By: Molly Gase
These blackouts were in protest of two pieces of national legislation aiming to put a halt to online piracy. The Protect Intellectual Property Act (PIPA) and the Stop Online Piracy Act (SOPA) are both pieces of legislation that were recently proposed at a national level.
The two acronyms have bombarded social media and are the topics of many students’ conversations, but in an interesting turn, when questioned, few students could actually tell me what the letters stood for. The hatred and loathing linked to the legislation was evident in the voices of the students, but the opinions were not always informed.
News that the internet, a global resource of information, could be censored and changed for the corporate benefit of America reached people all over the United States. Such interest in national policies is something that UA students should strive for, since the outcome of these policies will affect us on the University level, as well as in our personal lives.
To really know the way future similar pieces of legislation may impact the way we go about our excursions on the internet, we must know what the legislation is all about. Quoting GI Joe, “Knowing is half the battle.”
National news sources focused on the PIPA and SOPA legislature last week during in the heat of much protest and examined the aftereffects with the bills’ disappearance. According to a CBS political hot sheet report from last Wednesday, “The bills are intended to strengthen protections against copyright infringement and intellectual property theft, but Internet advocates say they would stifle expression on the World Wide Web.”
The legislation pits a battle of sorts between major corporations, such as the music and film industries, and users of the internet as they currently exist. This battle raises questions that many have been on the verge of asking for years now. What should be free on the internet and what shouldn’t?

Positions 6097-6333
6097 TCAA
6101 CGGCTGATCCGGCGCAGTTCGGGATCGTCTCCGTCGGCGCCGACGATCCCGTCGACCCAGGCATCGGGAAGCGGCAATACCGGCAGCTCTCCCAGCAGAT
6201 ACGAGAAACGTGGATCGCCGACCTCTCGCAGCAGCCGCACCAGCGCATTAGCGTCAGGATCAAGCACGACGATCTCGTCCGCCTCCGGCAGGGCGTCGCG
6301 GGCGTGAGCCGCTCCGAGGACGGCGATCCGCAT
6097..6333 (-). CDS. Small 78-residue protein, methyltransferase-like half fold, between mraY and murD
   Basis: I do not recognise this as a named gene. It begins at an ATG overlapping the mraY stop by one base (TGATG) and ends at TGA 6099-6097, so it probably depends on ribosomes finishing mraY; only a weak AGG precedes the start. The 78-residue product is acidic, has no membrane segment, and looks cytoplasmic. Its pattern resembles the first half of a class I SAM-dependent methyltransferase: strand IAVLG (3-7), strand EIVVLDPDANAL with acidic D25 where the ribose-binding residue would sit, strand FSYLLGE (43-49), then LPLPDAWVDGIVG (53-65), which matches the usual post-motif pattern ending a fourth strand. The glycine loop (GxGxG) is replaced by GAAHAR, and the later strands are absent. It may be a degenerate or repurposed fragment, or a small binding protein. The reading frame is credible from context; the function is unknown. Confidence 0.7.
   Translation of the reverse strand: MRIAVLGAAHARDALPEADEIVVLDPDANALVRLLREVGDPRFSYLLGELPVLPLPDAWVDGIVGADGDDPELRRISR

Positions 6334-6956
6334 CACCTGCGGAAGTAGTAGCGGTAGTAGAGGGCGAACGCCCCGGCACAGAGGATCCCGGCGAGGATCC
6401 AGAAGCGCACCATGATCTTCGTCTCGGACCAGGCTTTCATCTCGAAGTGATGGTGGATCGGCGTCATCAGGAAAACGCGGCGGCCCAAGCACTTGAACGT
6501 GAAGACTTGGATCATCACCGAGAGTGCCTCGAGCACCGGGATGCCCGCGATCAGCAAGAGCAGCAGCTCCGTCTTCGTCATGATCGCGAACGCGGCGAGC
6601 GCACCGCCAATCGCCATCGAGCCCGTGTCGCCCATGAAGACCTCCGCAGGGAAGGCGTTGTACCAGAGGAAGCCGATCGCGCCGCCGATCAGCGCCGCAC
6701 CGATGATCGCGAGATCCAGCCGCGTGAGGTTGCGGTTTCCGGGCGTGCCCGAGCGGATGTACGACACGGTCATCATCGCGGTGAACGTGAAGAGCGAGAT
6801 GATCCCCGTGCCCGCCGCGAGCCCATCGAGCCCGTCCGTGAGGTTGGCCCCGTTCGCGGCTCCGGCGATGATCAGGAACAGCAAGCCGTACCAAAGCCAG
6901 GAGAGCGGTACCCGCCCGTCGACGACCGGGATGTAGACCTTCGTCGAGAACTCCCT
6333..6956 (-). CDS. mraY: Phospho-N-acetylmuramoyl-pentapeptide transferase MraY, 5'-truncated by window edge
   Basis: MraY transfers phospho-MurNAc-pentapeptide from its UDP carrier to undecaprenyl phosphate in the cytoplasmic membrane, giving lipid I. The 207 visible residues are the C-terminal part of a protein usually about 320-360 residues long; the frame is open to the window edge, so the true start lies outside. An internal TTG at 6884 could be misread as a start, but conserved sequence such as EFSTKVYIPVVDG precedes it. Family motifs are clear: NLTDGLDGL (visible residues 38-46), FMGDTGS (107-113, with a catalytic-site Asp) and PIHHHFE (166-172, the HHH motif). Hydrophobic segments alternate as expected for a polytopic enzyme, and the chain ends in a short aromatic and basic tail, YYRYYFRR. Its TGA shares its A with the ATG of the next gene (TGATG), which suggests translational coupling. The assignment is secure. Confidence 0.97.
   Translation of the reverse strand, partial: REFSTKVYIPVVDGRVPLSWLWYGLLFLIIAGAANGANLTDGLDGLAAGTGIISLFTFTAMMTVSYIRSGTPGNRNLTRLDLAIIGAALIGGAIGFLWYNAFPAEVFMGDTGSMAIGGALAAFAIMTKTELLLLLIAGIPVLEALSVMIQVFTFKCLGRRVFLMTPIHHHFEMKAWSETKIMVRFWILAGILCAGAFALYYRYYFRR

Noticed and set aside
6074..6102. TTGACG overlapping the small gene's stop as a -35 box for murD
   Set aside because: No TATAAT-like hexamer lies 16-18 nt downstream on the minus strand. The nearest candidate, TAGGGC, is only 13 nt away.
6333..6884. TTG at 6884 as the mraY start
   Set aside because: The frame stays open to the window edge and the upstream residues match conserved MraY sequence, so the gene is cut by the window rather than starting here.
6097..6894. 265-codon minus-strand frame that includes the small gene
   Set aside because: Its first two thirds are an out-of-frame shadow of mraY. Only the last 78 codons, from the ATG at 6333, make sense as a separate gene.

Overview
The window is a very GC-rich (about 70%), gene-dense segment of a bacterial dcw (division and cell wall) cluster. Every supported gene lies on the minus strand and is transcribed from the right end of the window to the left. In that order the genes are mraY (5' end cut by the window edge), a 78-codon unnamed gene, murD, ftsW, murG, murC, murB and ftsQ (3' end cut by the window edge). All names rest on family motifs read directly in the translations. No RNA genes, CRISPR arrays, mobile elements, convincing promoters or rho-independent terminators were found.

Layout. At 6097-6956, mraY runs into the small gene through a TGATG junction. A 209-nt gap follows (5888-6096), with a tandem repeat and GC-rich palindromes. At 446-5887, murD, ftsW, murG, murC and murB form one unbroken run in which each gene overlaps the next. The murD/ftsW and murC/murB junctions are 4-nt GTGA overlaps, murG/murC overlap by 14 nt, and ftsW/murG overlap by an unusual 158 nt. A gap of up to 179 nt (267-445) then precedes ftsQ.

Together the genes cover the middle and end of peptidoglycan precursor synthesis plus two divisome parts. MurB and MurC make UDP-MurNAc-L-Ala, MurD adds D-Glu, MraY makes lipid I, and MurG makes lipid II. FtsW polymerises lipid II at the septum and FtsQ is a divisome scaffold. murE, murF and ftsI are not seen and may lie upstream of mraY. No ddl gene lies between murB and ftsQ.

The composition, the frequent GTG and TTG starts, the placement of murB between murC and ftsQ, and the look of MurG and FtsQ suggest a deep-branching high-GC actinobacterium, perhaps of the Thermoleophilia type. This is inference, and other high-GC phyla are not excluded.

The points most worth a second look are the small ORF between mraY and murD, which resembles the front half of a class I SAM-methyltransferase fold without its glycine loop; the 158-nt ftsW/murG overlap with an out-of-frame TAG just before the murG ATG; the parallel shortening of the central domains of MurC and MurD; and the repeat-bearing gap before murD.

That is a question that I am not in any way authorized to answer. However, the idea of censorship as something that is spreading comes to mind with this question. Once the government begins to censor some material and prevent piracy on the internet, what prevents a continued control over more and more deemed “disagreeable” aspects of the web?
Senior Media Production/Radio & Television major, Brett Gilliland spoke about the legislation by saying “The entertainment industry is trying to take charge of free speech on the internet, one of the most powerful tools of our time.” Gilliland continued on to say that “The real issue beyond SOPA and PIPA is the outdated copyright laws.”
The CBS article explains how exactly the legislation would fight piracy online. “[W]hile the [Digital Millennium Copyright Act] focuses on removing specific, unauthorized content from the Internet, SOPA and PIPA instead target the platform – that is, the site hosting the unauthorized content.” By going straight to the site launching the illegal material, the control would be more complete in its authority.